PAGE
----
TALLAHASSEE (CBSMiami/AP) — An unusual coalition announced Wednesday they are joining a petition drive meant to expand the use of solar energy in Florida.
Those in the coalition include Tea partiers, Libertarians, conservative Christians, Florida’s largest retail association and clean energy advocates.
Members said they want to take the issue to the voters because they are frustrated the Legislature has done little to advance use of the clean energy in the state that gets the most solar radiant energy east of the Mississippi River. They blamed it on the millions of dollars power companies pump into political donations and lobbying.
The group will try to put a proposed constitutional amendment on the 2016 ballot that would allow private companies not regulated as utilities to sell up to two megawatts of solar energy to customers. The solar facilities would have to be on the same or adjacent property as the customer’s.
“The monopoly utilities are using their financial influence to corrupt the political process here in Tallahassee,” said Stephen Smith, executive director of the Southern Alliance for Clean Energy. “When utilities want something and they use their money to stop it, that’s not good public policy.”
A report by the government watchdog group Integrity Florida found that the state’s four largest power companies contributed more than $18 million to political parties and candidates between 2004 and 2012 and spent more than $12.5 million on lobbyists between 2007 and 2013.
A spokesman for Florida Power & Light, Florida’s largest power company, wouldn’t comment on the petition drive. Sterling Ivey, a spokesman for Duke Energy, didn’t directly address the petition, but said in an email, “Solar power and other renewable resources will be an important part of Florida’s energy future. We are committed to energy policies where solar options are fair and beneficial to all of our customers. ”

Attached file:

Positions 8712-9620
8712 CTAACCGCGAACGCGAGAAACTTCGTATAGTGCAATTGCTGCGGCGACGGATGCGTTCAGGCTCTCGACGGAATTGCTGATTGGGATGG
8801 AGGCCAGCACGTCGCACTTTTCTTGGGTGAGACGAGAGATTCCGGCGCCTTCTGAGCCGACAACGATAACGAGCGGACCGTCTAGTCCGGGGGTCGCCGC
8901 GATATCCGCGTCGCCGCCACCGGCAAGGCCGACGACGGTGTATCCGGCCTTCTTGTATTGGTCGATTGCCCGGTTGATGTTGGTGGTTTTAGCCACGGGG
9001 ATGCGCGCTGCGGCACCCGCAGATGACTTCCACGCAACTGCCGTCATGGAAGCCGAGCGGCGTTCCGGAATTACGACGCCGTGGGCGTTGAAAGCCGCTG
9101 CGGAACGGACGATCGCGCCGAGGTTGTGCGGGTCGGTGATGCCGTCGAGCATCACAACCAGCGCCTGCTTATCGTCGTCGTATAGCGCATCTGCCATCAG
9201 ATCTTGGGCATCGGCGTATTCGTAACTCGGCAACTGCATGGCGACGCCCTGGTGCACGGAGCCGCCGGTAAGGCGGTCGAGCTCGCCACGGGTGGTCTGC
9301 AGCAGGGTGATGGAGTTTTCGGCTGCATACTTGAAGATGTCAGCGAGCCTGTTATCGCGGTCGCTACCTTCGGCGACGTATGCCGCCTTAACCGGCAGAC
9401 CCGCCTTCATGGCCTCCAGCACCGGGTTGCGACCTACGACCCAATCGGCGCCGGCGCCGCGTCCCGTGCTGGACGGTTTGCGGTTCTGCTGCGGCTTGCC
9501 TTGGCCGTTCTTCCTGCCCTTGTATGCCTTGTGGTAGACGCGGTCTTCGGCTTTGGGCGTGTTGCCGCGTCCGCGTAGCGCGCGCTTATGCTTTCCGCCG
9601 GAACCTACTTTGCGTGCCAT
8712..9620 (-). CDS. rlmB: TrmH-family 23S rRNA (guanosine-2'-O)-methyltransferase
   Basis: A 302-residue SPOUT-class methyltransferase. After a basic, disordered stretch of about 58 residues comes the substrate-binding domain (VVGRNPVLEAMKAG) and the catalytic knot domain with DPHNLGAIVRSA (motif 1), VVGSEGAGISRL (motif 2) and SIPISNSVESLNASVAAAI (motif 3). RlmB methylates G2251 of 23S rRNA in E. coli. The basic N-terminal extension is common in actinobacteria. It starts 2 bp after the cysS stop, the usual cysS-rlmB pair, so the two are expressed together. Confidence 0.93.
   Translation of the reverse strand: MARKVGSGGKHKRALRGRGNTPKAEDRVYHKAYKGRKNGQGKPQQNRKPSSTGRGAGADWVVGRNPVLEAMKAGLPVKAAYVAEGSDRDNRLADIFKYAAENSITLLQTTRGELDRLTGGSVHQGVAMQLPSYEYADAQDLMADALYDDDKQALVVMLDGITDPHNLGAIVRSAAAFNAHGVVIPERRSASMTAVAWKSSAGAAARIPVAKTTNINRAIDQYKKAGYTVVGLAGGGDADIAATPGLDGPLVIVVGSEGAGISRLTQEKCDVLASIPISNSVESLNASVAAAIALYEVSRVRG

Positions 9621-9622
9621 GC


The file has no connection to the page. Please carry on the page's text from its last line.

The alliance also includes the tea party-backed Conservatives for Energy Freedom, the Christian Coalition of America, the Florida Retail Federation and other clean energy groups.
“I support coal, I support nuclear, I support gas, I support solar, I support biofuel, I support all energy forms,” said Debbie Dooley, who helped start Georgia’s largest tea party group. “We need energy choice and freedom.”
Will Craven, spokesman for SolarCity, a California-based company with more than 8,500 employees that installs solar panels on rooftops, said the collaboration between the Tea Party and solar industry is a growing trend.
“This shows that the thousands of conservative voters who have gone solar across the country are beginning to have their interests represented politically,” Craven said in an email. “Everybody knows Florida is a sleeping giant of the rooftop solar industry, and there’s an opportunity for leadership from someone to allow the job growth and consumer choice that is available in other states across the country.”
The group will have to collect 683,149 signatures to make the ballot. Members say they are encouraged that voters overwhelmingly approved a ballot question in November that will dedicate state money for land and water conservation.
Tory Perfetti, chairman of the group organizing the petition drive, said Florida is one of the most restrictive states when it comes to promoting solar power, but there is growing support from a wide range of political and business interests to increase its use.
“This is an overwhelmingly popular, popular ballot initiative,” he said. “This is going to happen.”
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